Disbanding the police department is a step toward crumbling the communities that it ideally protects and serves.
Police are elemental to societies. They hold a certain level of order, providing a layer in society that helps constrain people’s innate drives to benefit at others’ expense from getting out of hand.
By doing so, police serve to make societies safer places so that people can focus on how they can find their optimal, contributory roles in their respective communities.
For thousands of years, police have held an integral role in societies, providing a sense of security so that we could go about our business and progress scientifically, technologically and culturally.
However, since the police is made up of fellow humans, who share the same egoistic nature as everyone else, it is thus not immune to criminal tendencies within its own ranks, which gives rise to some police officers abusing their role, resorting to unjustified use of violence, brutality and other negative phenomena.
Yet, the entire police force should not be branded according to a few of its members that get out of line.
Since the question about disbanding the police department is on the table, we can ask what would a police-free society require?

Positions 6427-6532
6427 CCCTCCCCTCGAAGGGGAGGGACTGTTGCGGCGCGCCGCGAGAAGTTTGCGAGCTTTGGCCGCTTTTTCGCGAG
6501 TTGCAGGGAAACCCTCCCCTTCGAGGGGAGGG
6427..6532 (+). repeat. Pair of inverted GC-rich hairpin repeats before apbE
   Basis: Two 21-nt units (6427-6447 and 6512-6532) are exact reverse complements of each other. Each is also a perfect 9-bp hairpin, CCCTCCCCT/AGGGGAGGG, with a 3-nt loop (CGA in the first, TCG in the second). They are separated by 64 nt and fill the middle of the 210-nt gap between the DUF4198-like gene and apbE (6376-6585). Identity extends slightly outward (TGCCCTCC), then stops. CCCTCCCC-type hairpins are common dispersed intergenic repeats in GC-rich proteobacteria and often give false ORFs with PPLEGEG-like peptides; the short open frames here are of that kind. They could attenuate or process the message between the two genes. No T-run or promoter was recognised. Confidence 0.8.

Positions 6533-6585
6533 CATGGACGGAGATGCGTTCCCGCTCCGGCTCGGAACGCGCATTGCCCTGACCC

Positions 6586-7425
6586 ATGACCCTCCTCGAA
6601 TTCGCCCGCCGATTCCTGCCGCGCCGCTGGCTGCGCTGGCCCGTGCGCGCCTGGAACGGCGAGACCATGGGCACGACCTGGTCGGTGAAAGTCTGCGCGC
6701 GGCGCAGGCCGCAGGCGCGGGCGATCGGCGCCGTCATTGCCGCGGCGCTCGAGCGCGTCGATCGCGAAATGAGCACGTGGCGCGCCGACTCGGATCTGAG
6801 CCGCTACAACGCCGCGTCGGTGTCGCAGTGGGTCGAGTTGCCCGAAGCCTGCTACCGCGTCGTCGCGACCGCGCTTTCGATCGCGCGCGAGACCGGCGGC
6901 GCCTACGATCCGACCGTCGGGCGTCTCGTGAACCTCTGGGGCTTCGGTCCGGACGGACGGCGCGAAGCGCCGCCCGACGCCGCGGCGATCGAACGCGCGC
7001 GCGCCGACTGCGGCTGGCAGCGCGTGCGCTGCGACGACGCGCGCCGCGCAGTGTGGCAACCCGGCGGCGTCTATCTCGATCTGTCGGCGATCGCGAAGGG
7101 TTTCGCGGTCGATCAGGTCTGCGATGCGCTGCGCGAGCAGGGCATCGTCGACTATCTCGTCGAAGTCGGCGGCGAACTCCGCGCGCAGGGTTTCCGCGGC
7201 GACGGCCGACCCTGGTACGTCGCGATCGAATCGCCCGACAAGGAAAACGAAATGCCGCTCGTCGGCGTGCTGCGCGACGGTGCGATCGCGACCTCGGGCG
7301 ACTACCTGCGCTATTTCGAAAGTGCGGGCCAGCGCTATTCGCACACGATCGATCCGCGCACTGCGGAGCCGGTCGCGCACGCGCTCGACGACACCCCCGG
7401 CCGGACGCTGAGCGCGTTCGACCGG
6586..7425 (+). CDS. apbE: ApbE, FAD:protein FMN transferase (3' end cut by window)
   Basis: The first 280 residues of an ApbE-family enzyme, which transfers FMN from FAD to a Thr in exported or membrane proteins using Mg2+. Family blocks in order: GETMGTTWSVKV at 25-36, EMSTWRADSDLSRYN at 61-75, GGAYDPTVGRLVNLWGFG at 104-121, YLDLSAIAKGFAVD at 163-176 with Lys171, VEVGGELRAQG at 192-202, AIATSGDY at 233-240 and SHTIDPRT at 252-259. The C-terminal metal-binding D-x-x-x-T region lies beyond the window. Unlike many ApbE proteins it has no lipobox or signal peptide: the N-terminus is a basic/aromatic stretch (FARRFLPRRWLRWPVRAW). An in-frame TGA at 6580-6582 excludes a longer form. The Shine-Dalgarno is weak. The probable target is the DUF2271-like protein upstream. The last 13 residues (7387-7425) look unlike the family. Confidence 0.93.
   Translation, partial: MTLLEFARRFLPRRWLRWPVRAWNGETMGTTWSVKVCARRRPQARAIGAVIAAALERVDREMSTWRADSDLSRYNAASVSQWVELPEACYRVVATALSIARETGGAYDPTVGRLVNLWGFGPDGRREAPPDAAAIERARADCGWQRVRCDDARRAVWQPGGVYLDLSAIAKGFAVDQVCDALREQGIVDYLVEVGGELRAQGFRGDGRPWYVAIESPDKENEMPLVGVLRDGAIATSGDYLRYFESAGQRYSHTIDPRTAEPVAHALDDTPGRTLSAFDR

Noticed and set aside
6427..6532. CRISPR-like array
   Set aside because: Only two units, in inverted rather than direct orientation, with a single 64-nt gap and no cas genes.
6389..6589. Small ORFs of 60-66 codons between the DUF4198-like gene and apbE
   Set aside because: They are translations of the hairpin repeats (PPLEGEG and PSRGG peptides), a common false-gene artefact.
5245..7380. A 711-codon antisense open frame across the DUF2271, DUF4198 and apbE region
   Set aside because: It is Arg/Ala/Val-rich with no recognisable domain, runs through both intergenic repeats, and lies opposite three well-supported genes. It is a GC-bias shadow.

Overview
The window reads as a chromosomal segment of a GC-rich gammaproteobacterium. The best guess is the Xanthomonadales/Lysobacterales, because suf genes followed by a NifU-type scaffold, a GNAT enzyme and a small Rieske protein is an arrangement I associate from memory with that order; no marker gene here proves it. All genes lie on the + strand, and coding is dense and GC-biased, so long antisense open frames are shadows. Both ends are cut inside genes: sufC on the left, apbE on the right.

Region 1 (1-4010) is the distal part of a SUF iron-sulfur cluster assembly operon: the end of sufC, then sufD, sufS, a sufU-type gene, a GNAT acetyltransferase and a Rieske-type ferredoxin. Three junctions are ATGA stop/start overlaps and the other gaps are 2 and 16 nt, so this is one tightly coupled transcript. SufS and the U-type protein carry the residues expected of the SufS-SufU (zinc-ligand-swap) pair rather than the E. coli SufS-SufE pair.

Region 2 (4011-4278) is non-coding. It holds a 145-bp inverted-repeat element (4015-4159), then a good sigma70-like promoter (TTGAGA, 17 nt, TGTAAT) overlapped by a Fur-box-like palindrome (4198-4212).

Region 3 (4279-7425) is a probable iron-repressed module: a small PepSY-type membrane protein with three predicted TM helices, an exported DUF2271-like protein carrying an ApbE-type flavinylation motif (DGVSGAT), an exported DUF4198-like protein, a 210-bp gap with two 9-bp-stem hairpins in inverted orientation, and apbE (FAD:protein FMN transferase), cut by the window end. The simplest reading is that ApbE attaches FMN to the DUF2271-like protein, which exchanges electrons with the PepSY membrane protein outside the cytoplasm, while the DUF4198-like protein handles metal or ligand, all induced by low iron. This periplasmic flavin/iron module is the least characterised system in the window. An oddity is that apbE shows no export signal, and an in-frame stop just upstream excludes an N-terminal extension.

Police-free societies would be possible if societies thought and acted with much more mutual responsibility and consideration than we have today.
Such a state is reachable through regular connection-enriching education, which is currently elusive from society.
In other words, the attitudes and relationships dwelling among society would need a major upgrade to replace the regulative police layer with a new regulator that acts within each and every person.
Such a regulating force acting within people would only be possible if the social atmosphere was filled with new values of mutual responsibility and consideration, where benefiting others would be valued more dearly than self-benefit.
Society would then feel close like a family.
It is, however, impossible to reach a positive social atmosphere if we fail to engage in learning that aims to bring about such an improvement.
Today’s society is far from upholding values of mutual responsibility and consideration, and thus requires police departments to sustain a certain level of order.
In general, any increased amount of freedom that we acquire needs to be preceded by thorough learning of how to relate to the increased amount of freedom responsibly. Otherwise, our egoistic drives to benefit at others’ expense will put that increased amount of freedom to use on account of others, and we’d find ourselves steeped in deeper problems.
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